Frozen Rosé Wine (i.e.: Frosé) is popping up everywhere, but is it just a trend? Or is it worth freezing a bottle of good wine?
“Her? The sloppy drunk?” (i.e.: my future best friend)
“I know the painter says he isn’t ready for a new relationship, but I’m different.”
“Hashtags are excessive.”
“Sure, a third margarita please!”
“I’m sure these leftover mussels are fiiiiine!” (that one still makes me queasy)
“Julep will stop running when she’s too hot.” (poor baby)
“Frozen red wine? Isn’t that an abomination? A stupid, girlie drink?”
Chalk these up as judgments I made superficially and go figure… poorly.
Frozen Rosé Wine (i.e.: Frosé) has been making its way from social media to major recipe publications and probably some noteworthy bars in between. For the longest time, all I could think was “here’s a trendy abomination of a perfectly good bottle of summer wine.” I was wrong, but to be fair, I put my snap judgements to the test.
This, my friends, is a source of pride. I may be judgmental, but for the most part, I make an effort to judge based on experience or acute observation (like my stints in the College Republican club and Tri Delta sorority- not for me, but now I can speak from a place of experience).
So if you’re like me, or like I was, curb those judgements. Frosé is worth the hype. It’s all the benefits of rosé; it’s crisp, it’s refreshing, and it pairs well with so many summer plates, but as an adult slushy, it’s even more refreshing and easy to drink, dangerously easy, which could lead to more poor decisions (see my intro).
The only potential downfalls of frozen rosé wine are the extra time commitment (gotta account for that freezer time) and the potential for wasting fresh fruit, BUT I have a way to stretch the fruit infusion even further… into dessert! One of my favorite ways to waste less is to eat more dessert.
Frosé is a combination of frozen rosé wine and a fruit-infused simple syrup. Typically, recipes will instruct tossing the syrupy fruit, but why waste perfectly good stewed berries? Simply stir the stewed fruit into batter, or top your cake before baking for more of a garnish, then bake according to instructions. The stewed fruit would also pair well with pancakes or french toast, especially if brunch includes champagne.
Serve the fruit-topped cakes on their own, or continue to garnish with frosting and fresh berries. For this cocktail and dessert pairing, I featured my favorite go-to for simple, serving-conscious dessert: Healthyish Cakes. The Healthyish baking subscriptions include individually portioned, organic cake mixes and plenty of toppings. Healthyish makes it easy to mix up a variety of sweet-tooth satisfying desserts without mixing up an entire cake- another reason to waste less while eating more dessert. This is why Healthyish is one of the few baking mixes you’ll ever find on this site.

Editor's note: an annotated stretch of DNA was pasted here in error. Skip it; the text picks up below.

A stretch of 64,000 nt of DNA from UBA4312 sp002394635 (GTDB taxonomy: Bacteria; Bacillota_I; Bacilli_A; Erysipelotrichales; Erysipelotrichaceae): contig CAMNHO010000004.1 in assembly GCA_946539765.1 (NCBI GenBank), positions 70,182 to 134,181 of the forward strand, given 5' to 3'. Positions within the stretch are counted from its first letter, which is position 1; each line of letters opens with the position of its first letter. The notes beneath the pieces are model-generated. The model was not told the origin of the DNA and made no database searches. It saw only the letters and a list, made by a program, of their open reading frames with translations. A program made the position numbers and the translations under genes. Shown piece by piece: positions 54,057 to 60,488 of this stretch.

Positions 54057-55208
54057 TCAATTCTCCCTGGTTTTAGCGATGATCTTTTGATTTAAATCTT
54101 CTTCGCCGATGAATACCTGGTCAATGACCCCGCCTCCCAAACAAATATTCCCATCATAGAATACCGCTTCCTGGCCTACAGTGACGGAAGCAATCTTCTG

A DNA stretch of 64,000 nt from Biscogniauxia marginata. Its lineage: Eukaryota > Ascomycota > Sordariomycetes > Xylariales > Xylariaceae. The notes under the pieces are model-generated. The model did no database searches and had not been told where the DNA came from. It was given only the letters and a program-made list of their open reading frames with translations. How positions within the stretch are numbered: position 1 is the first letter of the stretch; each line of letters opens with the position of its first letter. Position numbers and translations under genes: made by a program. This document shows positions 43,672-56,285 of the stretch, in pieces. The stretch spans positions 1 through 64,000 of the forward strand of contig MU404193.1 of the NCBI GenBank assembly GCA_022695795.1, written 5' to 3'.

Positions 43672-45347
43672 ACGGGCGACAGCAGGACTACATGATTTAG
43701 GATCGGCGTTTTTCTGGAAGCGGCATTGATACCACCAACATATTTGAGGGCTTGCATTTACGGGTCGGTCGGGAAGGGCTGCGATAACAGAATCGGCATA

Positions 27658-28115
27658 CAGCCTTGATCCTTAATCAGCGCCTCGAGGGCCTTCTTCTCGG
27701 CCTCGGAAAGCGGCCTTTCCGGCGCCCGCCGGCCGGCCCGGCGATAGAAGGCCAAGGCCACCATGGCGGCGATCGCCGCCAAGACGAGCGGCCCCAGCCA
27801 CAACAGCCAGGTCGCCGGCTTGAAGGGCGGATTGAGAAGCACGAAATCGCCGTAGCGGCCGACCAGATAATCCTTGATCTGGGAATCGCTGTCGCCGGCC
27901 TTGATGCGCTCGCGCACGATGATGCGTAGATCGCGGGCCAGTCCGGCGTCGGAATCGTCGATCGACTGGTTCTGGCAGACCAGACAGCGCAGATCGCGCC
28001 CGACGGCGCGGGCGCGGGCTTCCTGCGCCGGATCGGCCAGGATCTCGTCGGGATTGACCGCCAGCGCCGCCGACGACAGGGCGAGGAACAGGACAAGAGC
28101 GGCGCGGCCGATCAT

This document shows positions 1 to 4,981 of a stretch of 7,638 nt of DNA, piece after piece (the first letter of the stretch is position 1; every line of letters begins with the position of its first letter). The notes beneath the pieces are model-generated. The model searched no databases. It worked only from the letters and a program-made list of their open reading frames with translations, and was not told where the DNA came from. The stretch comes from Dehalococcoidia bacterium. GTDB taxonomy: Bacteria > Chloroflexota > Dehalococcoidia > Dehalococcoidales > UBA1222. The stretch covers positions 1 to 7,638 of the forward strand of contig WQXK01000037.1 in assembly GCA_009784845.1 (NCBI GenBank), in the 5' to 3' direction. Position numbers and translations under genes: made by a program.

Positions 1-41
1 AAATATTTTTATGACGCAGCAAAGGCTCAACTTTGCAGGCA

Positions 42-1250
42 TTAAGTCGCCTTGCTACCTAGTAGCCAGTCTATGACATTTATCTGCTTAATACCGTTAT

I’ve changed my tune, and I’m singing the praises of frozen rosé wine, but, in the words of LeVar Burton, “don’t take my word for it.” Give it a whirl, and let me know if you’re sold, or if you think this is one trend to let go the way of the snap bracelet.
Frozen Rosé Wine
recipe adapted from Bon Appétit
Yield: 4-6 servings
1 (750 ml) bottle hearty, bold rosé (such as Speak Wines’ Malbec Rosé)
1/2 cup organic raw cane sugar
8 ounces organic strawberries, hulled, quartered
2 1/2 ounces fresh lemon juice
Pour rosé into a 13×9″ pan and freeze until almost solid (it won’t completely solidify due to the alcohol), at least 6 hours.
Meanwhile, bring sugar and 1/2 cup water to a boil in a medium saucepan; cook, stirring constantly, until sugar dissolves, about 3 minutes. Add strawberries, remove from heat, and let sit 30 minutes to infuse syrup with strawberry flavor.
Strain through a fine-mesh sieve into a small bowl (do not press on solids), reserving the strawberries. Cover and chill the infused syrup until cold, about 30 minutes.
Note: Save strawberries for adding to cakes or pancakes.
Scrape rosé into a blender. Add lemon juice, 3 1/2 ounces strawberry syrup, and 1 cup crushed ice and purée until smooth. Transfer blender jar to freezer and freeze until frosé is thickened (aim for milkshake consistency), 25–35 minutes.
Blend again until frosé is slushy. Divide among glasses.
Note: Rosé can be frozen 1 week ahead. Instructions on how to bake Healthyish cakes can be found inside of each baking kit.